Jaundice (also called hyperbilirubinaemia) is the name given for the yellowing of the skin and whites of the eyes due to an accumulation of the brownish yellow pigment bilirubin. A certain level of jaundice is quite common and “normal” in newborn babies. This article summarises the causes and symptoms of jaundice and is a companion article to Jaundice in Breastfeeding Babies and Treatment for Jaundice.
Causes of jaundice in newborn babies
During pregnancy the developing baby needs extra red blood cells in order to absorb enough oxygen from the placenta. After birth these extra red blood cells are no longer needed. The excess blood cells are broken down releasing biliverdin (a green pigment) which is then changed into bilirubin (a brownish yellow pigment). The bilirubin is made water soluble (“conjugated bilirubin”) in the baby’s liver so that it can be excreted via the poops (stools). The yellow skin colour of jaundice appears when the baby’s immature liver struggles to process the temporary build up of bilirubin.
A little jaundice is normal
Bilirubin levels usually peak around the third to fifth day and then gradually fall and most newborn jaundice doesn’t need treatment.1 After about two weeks after birth, less bilirubin is produced and jaundice often disappears naturally at this point.2.
Normal newborn jaundice may be beneficial to the baby as biliverdin is thought to have anti-inflammatory properties3 and bilirubin may have anti-oxidant properties (protects against cell damage)4. There is also new and ongoing research suggesting jaundice could protect babies from sepsis (a bacterial infection).56 In many exclusively breastfed babies jaundice can last for many weeks without the levels of bilirubin being harmful—this is known as breast milk jaundice see Jaundice in Breastfeeding Babies.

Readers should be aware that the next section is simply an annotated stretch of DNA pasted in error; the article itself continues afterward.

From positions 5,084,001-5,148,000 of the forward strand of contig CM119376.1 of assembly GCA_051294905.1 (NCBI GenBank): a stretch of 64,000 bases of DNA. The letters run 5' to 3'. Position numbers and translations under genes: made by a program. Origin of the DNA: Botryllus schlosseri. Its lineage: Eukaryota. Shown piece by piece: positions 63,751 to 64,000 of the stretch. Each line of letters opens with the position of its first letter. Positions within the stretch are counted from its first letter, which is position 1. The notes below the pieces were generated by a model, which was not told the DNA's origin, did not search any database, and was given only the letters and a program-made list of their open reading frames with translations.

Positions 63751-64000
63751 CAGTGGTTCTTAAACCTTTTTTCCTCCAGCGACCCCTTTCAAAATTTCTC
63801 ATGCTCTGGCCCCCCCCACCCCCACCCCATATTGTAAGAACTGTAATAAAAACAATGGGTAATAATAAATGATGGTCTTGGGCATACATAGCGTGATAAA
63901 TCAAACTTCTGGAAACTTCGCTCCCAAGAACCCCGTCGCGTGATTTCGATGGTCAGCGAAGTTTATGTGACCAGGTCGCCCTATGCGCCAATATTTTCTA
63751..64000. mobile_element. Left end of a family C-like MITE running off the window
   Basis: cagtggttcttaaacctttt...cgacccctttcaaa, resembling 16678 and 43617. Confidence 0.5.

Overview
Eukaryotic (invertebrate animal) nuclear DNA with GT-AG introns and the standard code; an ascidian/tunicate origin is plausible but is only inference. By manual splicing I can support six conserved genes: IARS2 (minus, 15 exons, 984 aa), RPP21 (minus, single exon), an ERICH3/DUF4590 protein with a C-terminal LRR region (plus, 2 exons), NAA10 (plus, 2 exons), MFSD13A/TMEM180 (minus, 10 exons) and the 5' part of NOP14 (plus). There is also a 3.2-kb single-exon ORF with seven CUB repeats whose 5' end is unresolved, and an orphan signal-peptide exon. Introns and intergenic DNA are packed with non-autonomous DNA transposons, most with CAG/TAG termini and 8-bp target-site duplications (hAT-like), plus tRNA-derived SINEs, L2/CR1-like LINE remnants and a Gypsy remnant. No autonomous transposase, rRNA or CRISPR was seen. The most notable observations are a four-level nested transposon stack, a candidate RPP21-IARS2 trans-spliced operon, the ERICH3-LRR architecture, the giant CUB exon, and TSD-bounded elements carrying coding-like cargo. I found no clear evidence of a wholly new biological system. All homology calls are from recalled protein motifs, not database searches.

Too much bilirubin can be harmful
If bilirubin levels continue to rise however, this can cause a baby to be sleepy and not feed well which in turn worsens the jaundice. Too much bilirubin over a certain threshold acts as a toxin that can cause permanent brain injury. In rare cases, high levels can lead to acute bilirubin encephalopathy (ABE) or kernicterus (see below).
Risk factors for jaundice
There are a number of factors and medical conditions that can increase the risk of exaggerated jaundice including a baby who is not getting enough milk, a premature baby, babies with blood group incompatibility, and babies with infections or metabolic disorders. Whatever the cause of the jaundice, bilirubin levels will be higher if the baby is not feeding well because bilirubin will be easily reabsorbed from the bowel (enterohepatic circulation). Treatments to reduce bilirubin levels usually involve phototherapy and supplementation with more milk when needed, see Treatment for Jaundice for more information.
Flaherman and Kair7 summarise a number of risk factors that increase the likelihood of exaggerated jaundice, these include babies who:
- Are not getting enough milk—for example if there are problems with breastfeeding (sometimes called starvation jaundice or not enough breast milk jaundice). See Jaundice in Breastfeeding Babies for more information.
- Have a blood group incompatibility, most commonly Rhesus or ABO incompatibility8 , DAT positive (direct antiglobulin test or Coombs test)
- Have red blood cell abnormalities eg glucose-6-phosphate-dehydrogenase (G6PD) deficiency (a hereditary enzyme deficiency more common in those from mediterranean countries and south east Asia)
- Have birth trauma such as serious bruising e.g. from forceps or ventouse delivery, or have a cephalohematoma
- Are born too early—premature babies
- Are poorly with an infection eg urinary tract infection or sepsis
- Have metabolic disorders eg hypothyroidism, galactosemia
- Have a family history of Gilbert’s Syndrome and Crigler-Najjar syndrome caused by liver enzyme problems (Wambach and Spencer, 2021 p 358)